Clinical Studies Experience
Because clinical studies are conducted under widely
varying conditions, adverse reaction rates observed in the clinical studies of
a drug cannot be directly compared to rates in the clinical studies of another
drug and may not reflect the rates observed in practice.
In clinical studies, the most common ocular adverse
reactions with use of Rescula were burning/stinging, burning/stinging upon drug
instillation, dry eyes, itching, increased length of eyelashes, and injection.
These were reported in approximately 10–25% of patients. Approximately 10–14%
of patients were observed to have an increase in the length of eyelashes
( ≥ 1 mm) at 12 months, while 7% of patients were observed to have a
decrease in the length of eyelashes.
Ocular adverse reactions occurring in approximately 5–10%
of patients were abnormal vision, eyelid disorder, foreign body sensation, and
Ocular adverse reactions occurring in approximately 1–5%
of patients were blepharitis, cataract, conjunctivitis, corneal lesion,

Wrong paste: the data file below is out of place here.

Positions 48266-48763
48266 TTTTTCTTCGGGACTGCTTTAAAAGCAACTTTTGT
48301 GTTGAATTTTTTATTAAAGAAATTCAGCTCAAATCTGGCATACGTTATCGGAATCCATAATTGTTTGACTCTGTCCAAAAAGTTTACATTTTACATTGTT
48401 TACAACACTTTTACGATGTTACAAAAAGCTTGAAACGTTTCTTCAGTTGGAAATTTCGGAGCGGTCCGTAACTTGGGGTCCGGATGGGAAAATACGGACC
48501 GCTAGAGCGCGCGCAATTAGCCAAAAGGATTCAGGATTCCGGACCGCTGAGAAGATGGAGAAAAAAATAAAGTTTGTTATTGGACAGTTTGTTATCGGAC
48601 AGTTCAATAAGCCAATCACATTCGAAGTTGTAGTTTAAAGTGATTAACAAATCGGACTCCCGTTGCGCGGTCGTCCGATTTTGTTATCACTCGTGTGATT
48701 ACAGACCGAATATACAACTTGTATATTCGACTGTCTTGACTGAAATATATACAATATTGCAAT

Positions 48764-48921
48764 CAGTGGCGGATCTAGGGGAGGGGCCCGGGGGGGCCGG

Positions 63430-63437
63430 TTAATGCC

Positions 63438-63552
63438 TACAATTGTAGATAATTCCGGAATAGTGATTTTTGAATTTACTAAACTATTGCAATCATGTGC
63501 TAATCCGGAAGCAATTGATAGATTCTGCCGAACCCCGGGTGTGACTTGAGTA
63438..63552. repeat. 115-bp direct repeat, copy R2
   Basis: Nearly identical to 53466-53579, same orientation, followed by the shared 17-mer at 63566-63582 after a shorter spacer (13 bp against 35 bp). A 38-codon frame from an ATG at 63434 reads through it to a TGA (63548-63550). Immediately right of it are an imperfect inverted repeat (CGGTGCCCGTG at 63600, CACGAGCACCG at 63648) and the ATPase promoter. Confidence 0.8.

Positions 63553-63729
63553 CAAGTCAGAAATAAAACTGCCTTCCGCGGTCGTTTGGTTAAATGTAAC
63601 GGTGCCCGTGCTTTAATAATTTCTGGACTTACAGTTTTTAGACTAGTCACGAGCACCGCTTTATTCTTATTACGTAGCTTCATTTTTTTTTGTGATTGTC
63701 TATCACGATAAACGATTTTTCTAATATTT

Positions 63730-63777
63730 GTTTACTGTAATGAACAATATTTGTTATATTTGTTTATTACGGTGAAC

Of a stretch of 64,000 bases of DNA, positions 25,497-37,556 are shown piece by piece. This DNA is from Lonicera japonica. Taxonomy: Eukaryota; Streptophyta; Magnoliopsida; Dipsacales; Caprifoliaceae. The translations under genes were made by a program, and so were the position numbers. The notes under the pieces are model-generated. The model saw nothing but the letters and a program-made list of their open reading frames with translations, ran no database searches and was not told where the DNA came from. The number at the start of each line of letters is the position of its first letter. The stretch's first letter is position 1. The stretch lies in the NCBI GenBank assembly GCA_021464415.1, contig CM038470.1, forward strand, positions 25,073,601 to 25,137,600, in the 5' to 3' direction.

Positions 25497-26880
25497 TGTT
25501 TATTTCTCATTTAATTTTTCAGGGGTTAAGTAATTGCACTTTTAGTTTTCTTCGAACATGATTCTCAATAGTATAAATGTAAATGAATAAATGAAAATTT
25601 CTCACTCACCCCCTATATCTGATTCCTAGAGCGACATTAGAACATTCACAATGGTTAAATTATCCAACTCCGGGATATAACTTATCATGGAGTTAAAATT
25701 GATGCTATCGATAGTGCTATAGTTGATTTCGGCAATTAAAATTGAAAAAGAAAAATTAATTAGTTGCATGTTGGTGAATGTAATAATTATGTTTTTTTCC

discharge from the eye, eye hemorrhage, eye pain, keratitis, irritation,
photophobia, and vitreous disorder.
Other ocular adverse reactions reported in less than 1%
of patients were acute elevated intraocular pressure, color blindness, corneal
deposits, corneal edema, corneal opacity, diplopia, hyperpigmentation of the
eyelid, increased number of eyelashes, iris hyperpigmentation, iritis, optic
atrophy, ptosis, retinal hemorrhage, and visual field defect.
The most frequently reported nonocular adverse reaction
associated with the use of Rescula in the clinical trials was flu-like syndrome
that was observed in approximately 6% of patients. Nonocular adverse reactions
reported in the 1–5% of patients were accidental injury, allergic reaction,
back pain, bronchitis, increased cough, diabetes mellitus, dizziness, headache,
hypertension, insomnia, pharyngitis, pain, rhinitis, and sinusitis.
The following adverse reactions have been identified
during post-approval use of Rescula. Because these reactions are reported
voluntarily from a population of uncertain size, it is not always possible to
reliably estimate their frequency or establish a causal relationship to drug
Voluntary reports of adverse reactions occurring with the
use of Rescula include corneal erosion.
There have been rare spontaneous reports with a different
formulation of unoprostone isopropyl (0.12%) of chemosis, dry mouth, nausea,
vomiting and palpitations.
No information provided.